Opinion

The last trophy – Cardiff.. 2012

With optimism at a renewed high ahead of the new campaign, it is hard to believe it is now more than 6 years since Liverpool last lifted a trophy, the Carling Cup, a record 8th, on 26th February 2012 delivered a final trophy for the career of Jamie Carragher and another trophy to the king Kenny Dalglish.

Witnessing your first cup final and seeing your team lift a trophy for the first time are always going to be games that you immediately think of when starting to narrow down your top games. Let’s not forget I’ve witnessed Liverpool hammer Everton on many occasions and none of those would get into my top 3, I’ve been away to the South Coast on a midweek jaunt to see us win 6-1 in a league cup quarter final that also would fail to make the list but my first cup final in the flesh instantly seals it’s place in the top 3.. it is just about positioning.

As the whistle blew on an energetic match at Anfield in January 2012, Craig Bellamy’s 2nd spell as a player here meant that his current club would meet a club from his homeland Wales in the Carling Cup Final of 2012. The debates had been had already as to what the criteria would be for a final ticket if we made it there, ever since the club broke with tradition and introduced a new criteria for determining the sales allocation for the first home game in this route to the final by using cross-competition loyalty stating that you must have attended 3 Premier League matches to qualify for a ticket to the semi final.

Liverpool had been drawn away in every round prior to the semi final with that first route to Wembley starting in Exeter and bypassing Brighton, Stoke and Chelsea before the 2 legged semi final which as fate would have it would again see Liverpool away in the first leg which was settled by a Steven Gerrard penalty. The stage at Anfield though seemed set for Craig Bellamy from the moment Cardiff City reached the final themselves by beating Crystal Palace. It was Craig Bellamy who left Manchester City for Liverpool after a loan spell with Cardiff (the club he would subsequently finish his career with) so his connection to all 3 clubs was as recent as the previous season but also being the Welshman and a Welsh club awaiting at Wembley.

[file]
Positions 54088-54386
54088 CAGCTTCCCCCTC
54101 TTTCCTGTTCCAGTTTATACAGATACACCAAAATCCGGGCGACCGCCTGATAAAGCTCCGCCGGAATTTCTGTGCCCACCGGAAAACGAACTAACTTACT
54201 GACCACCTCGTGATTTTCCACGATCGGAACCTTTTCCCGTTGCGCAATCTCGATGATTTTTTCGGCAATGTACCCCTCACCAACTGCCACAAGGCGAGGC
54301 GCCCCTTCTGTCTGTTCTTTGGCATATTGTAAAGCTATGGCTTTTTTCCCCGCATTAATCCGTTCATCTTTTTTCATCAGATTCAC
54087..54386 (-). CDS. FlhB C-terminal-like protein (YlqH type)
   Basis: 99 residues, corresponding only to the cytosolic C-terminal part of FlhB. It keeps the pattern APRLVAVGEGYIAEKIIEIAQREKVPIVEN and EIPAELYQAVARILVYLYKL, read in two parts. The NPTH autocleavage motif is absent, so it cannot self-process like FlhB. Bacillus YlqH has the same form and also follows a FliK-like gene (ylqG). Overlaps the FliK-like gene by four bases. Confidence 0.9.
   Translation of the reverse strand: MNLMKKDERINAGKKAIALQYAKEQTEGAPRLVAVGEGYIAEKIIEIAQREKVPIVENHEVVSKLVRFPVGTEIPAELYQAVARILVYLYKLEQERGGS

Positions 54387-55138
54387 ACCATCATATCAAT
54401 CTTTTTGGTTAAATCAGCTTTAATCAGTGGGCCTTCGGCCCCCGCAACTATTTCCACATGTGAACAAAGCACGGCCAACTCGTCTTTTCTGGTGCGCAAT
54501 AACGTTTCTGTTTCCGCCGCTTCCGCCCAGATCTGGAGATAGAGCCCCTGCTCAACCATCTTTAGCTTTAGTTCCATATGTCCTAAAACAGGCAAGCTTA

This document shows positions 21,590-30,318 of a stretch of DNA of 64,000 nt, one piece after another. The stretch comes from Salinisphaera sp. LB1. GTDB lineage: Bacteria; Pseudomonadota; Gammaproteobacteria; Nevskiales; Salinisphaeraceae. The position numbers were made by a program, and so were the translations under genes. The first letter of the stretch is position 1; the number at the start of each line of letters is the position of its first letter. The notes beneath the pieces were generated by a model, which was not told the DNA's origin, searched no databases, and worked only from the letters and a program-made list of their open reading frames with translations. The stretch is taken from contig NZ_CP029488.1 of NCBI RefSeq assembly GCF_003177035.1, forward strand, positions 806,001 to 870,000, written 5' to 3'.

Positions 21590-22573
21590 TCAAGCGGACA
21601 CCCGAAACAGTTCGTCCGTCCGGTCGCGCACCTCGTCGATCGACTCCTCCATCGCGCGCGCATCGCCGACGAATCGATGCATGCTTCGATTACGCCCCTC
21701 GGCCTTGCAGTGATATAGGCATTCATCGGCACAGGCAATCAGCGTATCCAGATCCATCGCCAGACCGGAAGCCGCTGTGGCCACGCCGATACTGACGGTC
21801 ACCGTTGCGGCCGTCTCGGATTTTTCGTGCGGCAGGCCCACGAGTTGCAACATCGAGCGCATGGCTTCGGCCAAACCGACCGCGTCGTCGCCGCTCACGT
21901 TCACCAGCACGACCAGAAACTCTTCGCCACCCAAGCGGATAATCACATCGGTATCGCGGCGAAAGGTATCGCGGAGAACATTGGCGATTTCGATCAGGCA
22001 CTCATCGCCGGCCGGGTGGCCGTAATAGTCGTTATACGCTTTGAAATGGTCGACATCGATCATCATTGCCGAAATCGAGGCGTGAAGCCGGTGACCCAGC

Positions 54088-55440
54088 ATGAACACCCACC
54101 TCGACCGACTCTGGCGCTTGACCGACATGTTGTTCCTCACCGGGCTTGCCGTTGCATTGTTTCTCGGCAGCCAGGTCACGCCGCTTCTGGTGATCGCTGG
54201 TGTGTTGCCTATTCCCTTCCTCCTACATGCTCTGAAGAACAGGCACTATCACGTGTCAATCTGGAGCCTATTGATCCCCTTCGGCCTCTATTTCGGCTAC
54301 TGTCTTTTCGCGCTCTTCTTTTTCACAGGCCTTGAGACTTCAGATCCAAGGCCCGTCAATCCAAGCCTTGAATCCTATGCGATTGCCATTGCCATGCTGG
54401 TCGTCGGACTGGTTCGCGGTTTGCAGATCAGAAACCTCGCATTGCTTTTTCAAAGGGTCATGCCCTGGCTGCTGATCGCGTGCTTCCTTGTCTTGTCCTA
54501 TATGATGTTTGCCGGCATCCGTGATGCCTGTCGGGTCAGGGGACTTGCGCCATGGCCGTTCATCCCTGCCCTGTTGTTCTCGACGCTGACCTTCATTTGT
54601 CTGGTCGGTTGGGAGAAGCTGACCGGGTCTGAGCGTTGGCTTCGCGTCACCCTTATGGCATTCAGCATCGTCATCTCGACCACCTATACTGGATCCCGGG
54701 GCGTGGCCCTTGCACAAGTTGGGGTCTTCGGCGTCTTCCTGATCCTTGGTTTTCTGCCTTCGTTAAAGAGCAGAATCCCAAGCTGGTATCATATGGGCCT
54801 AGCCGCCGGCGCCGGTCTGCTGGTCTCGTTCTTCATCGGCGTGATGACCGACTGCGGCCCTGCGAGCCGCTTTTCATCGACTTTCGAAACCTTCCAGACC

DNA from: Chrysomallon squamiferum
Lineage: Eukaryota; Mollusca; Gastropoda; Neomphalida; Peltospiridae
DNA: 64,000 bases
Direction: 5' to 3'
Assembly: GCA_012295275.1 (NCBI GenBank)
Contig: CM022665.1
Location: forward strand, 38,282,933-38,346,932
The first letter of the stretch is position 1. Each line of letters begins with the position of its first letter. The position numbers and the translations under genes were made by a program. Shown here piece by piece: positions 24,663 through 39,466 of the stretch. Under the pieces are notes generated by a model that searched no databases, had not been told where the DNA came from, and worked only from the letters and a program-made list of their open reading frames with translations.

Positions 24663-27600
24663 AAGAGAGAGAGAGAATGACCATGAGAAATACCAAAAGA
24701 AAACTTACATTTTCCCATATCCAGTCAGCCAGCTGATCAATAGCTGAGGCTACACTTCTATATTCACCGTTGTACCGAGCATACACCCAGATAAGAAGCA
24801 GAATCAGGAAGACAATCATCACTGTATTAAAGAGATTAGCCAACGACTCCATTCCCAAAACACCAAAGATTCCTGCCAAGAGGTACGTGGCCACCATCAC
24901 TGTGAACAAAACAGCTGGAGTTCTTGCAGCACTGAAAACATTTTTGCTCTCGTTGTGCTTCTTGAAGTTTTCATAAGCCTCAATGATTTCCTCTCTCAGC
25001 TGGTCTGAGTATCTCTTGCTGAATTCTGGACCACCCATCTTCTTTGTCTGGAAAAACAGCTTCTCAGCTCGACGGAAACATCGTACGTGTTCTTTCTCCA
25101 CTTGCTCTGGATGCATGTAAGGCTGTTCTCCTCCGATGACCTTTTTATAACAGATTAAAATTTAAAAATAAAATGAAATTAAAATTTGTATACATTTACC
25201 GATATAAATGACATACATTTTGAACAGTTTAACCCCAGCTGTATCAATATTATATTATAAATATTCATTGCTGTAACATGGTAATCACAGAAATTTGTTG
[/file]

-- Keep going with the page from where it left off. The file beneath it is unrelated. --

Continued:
The criteria for the final was announced some 6 days after Liverpool’s passage was confirmed and with just 1 home fixture, it came as no surprise that anybody with 2 credits was guaranteed to be one of the almost 32,000 Liverpool supporters inside the new Wembley for Liverpool’s first appearance. Any Season ticket holder with 1 credit were also guaranteed however supporters like myself who had only attended the semi final 2nd leg OR one of the away games on route were to be put into a ballot to determine whether they would indeed qualify for a ticket. An anxious wait followed and in the days before I had a mobile phone that would ping every time I got an email, I casually logged into my emails to send CVs out in the hope of securing a new job at the time and was greeted by an email letting me know I had been successful with my ballot application and I was eligible to buy a cup final ticket.